How to Leave a Soulful Legacy

As a parent, I’m increasingly more aware of what I’m passing on to my children.

My sweet little mirrors have revealed to me three-fold some of my quirks, habits, and blind spots. More than ever I believe the parenting itself is a spiritual discipline. Many of us miss this, and we also pass on an essential way God is seeking to shape our hearts and the hearts of our children. But if I take time to humbly consider what my children are reflecting back to me, I receive a soul-changing opportunity to be made more into the image of Jesus.

And yet, the discipline of parenting involves multiple souls.

If my children pick up and portray my weaknesses, they are also capable to embodying my strengths. In my weaknesses, I can image the appropriate response of repentance, dependence upon God, and submission to the Spirit’s work. In my strengths, I give them a glimpse of the Jesus I claim to follow and desire for them to follow as well.

It actual falls in line with what many in the Church have taught as a principle for the Church universal that I simply apply to my life as a parent – discipleship.

Jesus gave this command to His followers:

19 Therefore go and make disciples of all nations, baptizing them in the name of the Father and of the Son and of the Holy Spirit, 20 and teaching them to obey everything I have commanded you. And surely I am with you always, to the very end of the age.” (Matt. 28:19-20, NIV)

So, if I apply His teaching to my life as a parent, I am to be about the practice of making disciples of all nations – starting in my home.

As I’ve been working through this with my family, I’ve been picking up on some key ingredients involved in leaving a legacy of something more than tradition. It’s about leaving a legacy of a Jesus-following soul.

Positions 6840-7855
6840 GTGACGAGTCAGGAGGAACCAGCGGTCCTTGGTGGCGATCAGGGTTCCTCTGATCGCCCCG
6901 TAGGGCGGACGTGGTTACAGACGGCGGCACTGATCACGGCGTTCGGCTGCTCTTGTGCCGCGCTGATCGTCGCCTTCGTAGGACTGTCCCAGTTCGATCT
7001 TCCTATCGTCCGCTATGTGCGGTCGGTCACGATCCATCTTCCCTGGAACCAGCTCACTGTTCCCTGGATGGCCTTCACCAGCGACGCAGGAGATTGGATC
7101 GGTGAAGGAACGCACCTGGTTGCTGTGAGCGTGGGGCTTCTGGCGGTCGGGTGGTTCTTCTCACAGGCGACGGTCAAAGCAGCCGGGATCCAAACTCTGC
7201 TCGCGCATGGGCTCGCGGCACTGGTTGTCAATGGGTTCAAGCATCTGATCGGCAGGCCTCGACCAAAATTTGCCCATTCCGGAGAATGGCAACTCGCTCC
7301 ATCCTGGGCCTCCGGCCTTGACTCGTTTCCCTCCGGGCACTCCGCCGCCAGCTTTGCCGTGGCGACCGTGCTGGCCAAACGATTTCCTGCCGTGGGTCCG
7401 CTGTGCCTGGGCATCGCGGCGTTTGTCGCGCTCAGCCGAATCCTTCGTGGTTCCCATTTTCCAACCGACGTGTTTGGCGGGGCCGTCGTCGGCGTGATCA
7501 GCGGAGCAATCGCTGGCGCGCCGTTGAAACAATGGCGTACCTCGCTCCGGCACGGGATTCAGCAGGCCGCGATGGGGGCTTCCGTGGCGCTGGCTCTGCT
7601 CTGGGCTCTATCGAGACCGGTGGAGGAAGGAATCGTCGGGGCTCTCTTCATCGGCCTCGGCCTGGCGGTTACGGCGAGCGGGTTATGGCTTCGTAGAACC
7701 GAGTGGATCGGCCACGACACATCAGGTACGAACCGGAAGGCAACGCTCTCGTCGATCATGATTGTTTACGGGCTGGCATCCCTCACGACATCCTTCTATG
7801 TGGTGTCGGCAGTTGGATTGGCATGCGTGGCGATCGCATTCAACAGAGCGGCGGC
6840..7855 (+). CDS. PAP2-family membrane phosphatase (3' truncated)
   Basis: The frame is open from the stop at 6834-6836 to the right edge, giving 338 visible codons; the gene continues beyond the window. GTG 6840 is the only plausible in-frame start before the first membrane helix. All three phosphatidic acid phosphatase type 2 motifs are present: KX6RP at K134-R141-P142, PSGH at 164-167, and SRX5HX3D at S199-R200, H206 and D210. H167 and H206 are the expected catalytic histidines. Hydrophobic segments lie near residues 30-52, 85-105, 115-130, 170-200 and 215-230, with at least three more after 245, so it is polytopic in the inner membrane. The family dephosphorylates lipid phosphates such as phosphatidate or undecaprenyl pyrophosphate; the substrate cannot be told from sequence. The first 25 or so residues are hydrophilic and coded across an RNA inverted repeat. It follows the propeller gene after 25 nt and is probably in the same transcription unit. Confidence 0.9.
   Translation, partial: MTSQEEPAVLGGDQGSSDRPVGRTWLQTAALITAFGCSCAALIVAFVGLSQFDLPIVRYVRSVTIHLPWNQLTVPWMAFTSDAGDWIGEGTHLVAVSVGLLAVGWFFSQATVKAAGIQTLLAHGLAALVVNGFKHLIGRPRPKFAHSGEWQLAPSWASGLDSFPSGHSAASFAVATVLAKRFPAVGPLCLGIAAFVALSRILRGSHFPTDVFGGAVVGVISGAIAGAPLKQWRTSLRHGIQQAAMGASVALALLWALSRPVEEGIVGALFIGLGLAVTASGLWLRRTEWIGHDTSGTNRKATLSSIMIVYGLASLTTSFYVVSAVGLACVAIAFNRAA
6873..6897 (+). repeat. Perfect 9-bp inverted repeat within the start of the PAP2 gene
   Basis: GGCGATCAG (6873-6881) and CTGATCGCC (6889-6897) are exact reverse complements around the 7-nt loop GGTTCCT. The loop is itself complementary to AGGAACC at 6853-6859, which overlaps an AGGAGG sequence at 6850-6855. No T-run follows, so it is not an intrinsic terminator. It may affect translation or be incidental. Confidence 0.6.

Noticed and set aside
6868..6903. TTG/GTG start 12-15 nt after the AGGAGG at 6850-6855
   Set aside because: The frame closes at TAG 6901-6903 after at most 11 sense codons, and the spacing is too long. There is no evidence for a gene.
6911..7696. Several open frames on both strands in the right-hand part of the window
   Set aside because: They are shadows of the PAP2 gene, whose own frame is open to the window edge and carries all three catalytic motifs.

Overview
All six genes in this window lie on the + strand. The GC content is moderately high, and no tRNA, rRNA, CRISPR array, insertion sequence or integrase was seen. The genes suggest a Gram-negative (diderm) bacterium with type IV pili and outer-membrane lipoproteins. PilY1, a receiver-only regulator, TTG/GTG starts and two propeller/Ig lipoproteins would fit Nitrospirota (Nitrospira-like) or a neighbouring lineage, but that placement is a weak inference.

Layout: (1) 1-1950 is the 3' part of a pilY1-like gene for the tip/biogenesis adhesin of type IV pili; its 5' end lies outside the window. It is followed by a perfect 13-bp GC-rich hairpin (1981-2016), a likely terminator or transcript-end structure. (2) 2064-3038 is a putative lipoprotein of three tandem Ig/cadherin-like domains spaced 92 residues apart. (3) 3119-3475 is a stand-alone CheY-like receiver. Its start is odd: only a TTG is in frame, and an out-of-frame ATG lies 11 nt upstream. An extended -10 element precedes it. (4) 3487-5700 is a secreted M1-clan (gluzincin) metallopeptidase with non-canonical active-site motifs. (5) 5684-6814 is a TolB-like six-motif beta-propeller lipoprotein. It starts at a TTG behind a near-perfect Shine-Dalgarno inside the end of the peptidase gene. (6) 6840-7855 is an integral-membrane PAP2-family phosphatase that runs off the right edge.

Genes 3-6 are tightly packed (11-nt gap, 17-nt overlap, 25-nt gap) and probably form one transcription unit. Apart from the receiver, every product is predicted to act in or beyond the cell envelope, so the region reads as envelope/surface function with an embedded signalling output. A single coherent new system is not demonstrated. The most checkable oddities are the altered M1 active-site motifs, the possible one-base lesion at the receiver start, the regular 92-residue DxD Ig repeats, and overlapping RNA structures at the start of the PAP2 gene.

• Be aware of your soul. Parents usually try to maintain a sense of “having it all together.” But we don’t. It’s more important for us to be honest than to uphold a false image before our children and struggle to look at ourselves in the mirror. We’re still in the process of becoming, and we can receive soul-shaping as much from our children as they can from us.
  • Be devoted to one another. We’re too often living life in different rooms, separate buildings, and isolated relationships. In order to disciple well, we must have time together. We should become devoted to spending time as a family while we can. Many of the most soul-changing moments in our house have happened during a meal, while playing a game, or just enjoying nature together.
  • Be involved in a bigger story. It’s easy to let our soul priority fall into the background if it remains too abstract or too boring. Genuinely following Jesus is anything but boring! But if we aren’t actively involved in something bigger than a religious routine, then we start to doze off. The same is true with discipling our children. Spiritual conversations taking on real-life meaning when we’re living out our love for God by loving other people. Find a passion you can grow as a family and start making a difference together.

May we be alert to the soul-shaping moments we experience as a family and determine to live with passion and purpose for the glory of Christ!

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